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Full-Text Articles in African American Studies

More Than Skin-Deep: Reading Past Whiteness In Hemingway’S “Hills Like White Elephants”, Laura Valeri Oct 2018

More Than Skin-Deep: Reading Past Whiteness In Hemingway’S “Hills Like White Elephants”, Laura Valeri

Journal of Creative Writing Studies

The author argues a much neglected element in the seminal Hemingway's story "Hills Like White Elephant." Reading the story by taking into context a subtext of racial bias lends new interpretation to the story.


Abdurraqib, Samaa, Iris Sangiovanni, Samar Amhed Nov 2016

Abdurraqib, Samaa, Iris Sangiovanni, Samar Amhed

Querying the Past: LGBTQ Maine Oral History Project Collection

Description:

Samaa Abdurraqib is a Black, queer, Muslim woman living in Portland, Maine. Abdurraqib was raised in Columbus, Ohio. She attend the Univesiry of Ohio, and later the University of Wisconsin-Madison, where she recived a PhD in English Literature. After graduating she worked as a visiting professor at Bowdown College in Brunswick, Maine. Next she went on to work the American Civil Liberties Union in Maine as a reproductive rights organizer. She now works for the Maine Coalition to End Domestic Violence. Her advoacy and organizing work has included places such as Sexual Assault Response Services of Southern Maine, Southern ...


Fearless Friday: Jasmine Matos, Jasmine S. Matos Jan 2016

Fearless Friday: Jasmine Matos, Jasmine S. Matos

SURGE

This week Surge is honored to highlight Jasmine Matos for Fearless Friday!

Originally from the Bronx in NYC, Jasmine is here at Gettysburg majoring in Health Sciences and minoring in Women, Gender, and Sexuality Studies. She now finds herself in her last semester at Gettysburg College and is trying to make the most of it. She’s the Captain of B.O.M.B. Squad, a member of the Black Student Union (BSU), a member of the Latin American Student Association (LASA), and she works in the Admissions Office. [excerpt]


A List Of Racialized Black Dolls: 1850-1940, Anthony F. Martin Jan 2016

A List Of Racialized Black Dolls: 1850-1940, Anthony F. Martin

African Diaspora Archaeology Newsletter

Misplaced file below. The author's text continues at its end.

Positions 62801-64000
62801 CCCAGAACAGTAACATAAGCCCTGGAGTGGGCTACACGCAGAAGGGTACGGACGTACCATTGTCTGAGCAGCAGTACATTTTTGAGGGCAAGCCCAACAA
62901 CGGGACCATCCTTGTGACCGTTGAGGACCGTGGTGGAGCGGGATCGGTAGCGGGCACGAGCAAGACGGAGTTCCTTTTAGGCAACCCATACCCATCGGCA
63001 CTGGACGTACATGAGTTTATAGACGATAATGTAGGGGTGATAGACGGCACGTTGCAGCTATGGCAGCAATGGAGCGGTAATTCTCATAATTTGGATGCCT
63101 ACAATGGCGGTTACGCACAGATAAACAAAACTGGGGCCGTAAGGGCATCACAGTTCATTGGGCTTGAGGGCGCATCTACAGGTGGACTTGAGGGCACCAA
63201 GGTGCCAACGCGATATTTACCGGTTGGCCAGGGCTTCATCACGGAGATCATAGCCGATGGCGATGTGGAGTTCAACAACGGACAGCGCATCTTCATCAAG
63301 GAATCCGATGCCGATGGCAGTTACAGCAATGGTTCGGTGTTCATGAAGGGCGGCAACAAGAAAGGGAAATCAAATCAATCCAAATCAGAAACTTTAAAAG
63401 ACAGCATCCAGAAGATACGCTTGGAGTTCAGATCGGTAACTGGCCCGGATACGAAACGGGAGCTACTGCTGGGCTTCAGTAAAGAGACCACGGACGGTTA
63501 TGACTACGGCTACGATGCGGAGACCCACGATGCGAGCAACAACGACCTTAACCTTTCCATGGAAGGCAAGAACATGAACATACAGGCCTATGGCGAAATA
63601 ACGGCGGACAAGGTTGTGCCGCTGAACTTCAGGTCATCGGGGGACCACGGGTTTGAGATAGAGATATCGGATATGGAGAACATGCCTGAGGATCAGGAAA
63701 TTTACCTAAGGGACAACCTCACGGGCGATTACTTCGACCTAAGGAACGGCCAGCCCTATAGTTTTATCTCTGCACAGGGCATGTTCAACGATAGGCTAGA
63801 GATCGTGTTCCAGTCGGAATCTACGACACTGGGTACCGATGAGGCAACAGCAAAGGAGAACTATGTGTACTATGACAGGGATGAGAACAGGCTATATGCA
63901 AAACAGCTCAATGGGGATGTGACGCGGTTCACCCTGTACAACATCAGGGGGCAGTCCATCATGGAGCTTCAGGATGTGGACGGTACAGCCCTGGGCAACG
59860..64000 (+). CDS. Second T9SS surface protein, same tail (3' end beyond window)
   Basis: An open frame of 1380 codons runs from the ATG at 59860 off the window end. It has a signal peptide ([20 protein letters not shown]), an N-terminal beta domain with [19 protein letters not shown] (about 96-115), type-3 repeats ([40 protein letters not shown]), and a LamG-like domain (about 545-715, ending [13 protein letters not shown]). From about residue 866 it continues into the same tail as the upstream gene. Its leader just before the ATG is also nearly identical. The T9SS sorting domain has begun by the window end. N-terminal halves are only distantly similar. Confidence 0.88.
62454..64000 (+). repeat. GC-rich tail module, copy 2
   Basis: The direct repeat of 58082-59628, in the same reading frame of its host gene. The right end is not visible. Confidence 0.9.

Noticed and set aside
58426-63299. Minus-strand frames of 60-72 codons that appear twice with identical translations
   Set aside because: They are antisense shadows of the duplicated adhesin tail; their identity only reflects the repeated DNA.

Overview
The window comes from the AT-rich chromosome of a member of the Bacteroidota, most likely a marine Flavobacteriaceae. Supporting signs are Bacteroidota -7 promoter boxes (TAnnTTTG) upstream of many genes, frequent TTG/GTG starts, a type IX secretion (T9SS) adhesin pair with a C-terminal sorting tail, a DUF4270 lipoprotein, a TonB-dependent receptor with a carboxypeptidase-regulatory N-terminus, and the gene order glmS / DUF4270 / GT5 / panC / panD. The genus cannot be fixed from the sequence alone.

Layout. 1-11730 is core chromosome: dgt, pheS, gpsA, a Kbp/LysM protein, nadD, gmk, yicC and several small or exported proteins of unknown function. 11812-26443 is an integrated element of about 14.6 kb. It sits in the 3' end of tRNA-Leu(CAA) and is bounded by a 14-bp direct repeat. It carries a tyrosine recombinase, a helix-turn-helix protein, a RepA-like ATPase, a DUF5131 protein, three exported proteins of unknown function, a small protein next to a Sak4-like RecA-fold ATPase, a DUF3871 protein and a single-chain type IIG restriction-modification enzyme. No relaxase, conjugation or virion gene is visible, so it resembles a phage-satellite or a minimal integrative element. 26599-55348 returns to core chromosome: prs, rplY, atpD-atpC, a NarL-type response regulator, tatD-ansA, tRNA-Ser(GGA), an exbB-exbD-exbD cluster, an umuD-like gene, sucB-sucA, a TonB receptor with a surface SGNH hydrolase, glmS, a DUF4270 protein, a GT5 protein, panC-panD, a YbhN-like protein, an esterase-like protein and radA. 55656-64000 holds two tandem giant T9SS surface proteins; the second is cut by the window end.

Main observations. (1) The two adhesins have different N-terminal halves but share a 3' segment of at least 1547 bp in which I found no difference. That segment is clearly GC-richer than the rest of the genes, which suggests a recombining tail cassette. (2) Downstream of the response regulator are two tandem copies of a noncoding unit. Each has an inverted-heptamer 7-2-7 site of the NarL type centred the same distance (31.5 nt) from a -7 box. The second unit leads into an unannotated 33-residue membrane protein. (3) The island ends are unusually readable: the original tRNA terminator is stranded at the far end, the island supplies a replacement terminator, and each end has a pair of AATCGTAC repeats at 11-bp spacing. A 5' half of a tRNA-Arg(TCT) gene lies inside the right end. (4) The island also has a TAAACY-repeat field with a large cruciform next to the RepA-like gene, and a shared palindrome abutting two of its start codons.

Between 1850 and 1940 Black racialized dolls made in Europe and the northern United States saturated the marketplace with the peak years in the 1920s. These dolls were advertised with pejorative names and descriptions that typed cast African Americans as domestics and labors on mythical antebellum landscapes assisted White children in shaping Black people as inferior to Whites. Data mining doll encyclopedias, websites, and catalogs, I have compiled a list of Black racialized dolls. Additionally, I have provided advertisements of positive imagine Black dolls from The Crisis and The Negro World that provided a counterweight to the stereotyped dolls.


The Killing Of An ‘Angry Black Woman’: Sandra Bland And The Politics Of Respectability, Victoria D. Gillon Jan 2016

The Killing Of An ‘Angry Black Woman’: Sandra Bland And The Politics Of Respectability, Victoria D. Gillon

Eddie Mabry Diversity Award

On July 13th, 2015, 28-year-old Sandra Bland was pulled over by a police officer in Waller County, TX, for failure to signal a lane change. Around six minutes later, Bland was being slammed and handcuffed to the ground. What happened in these six minutes that caused a minor traffic violation to escalate to what would later be three days in jail, concluding with Bland’s death? Hundreds of years of significations towards black women led to Sandra Bland’s arrest. However, at a time when Bland was perceived to be at her most vulnerable, she resisted. By intentionally not putting ...


"Spectacular Opacities": The Hyers Sisters' Performances Of Respectability And Resistance, Jocelyn Buckner Jan 2012

"Spectacular Opacities": The Hyers Sisters' Performances Of Respectability And Resistance, Jocelyn Buckner

Theatre Faculty Articles and Research

This essay analyzes the Hyers Sisters, a Reconstruction-era African American sister act, and their radical efforts to transcend social limits of gender, class, and race in their early concert careers and three major productions, Out of Bondage and Peculiar Sam, or The Underground Railroad, two slavery-to-freedom epics, and Urlina, the African Princess, the first known African American play set in Africa. At a time when serious, realistic roles and romantic plotlines featuring black actors were nearly nonexistent due to the country’s appetite for stereotypical caricatures, the Hyers Sisters used gender passing to perform opposite one another as heterosexual lovers ...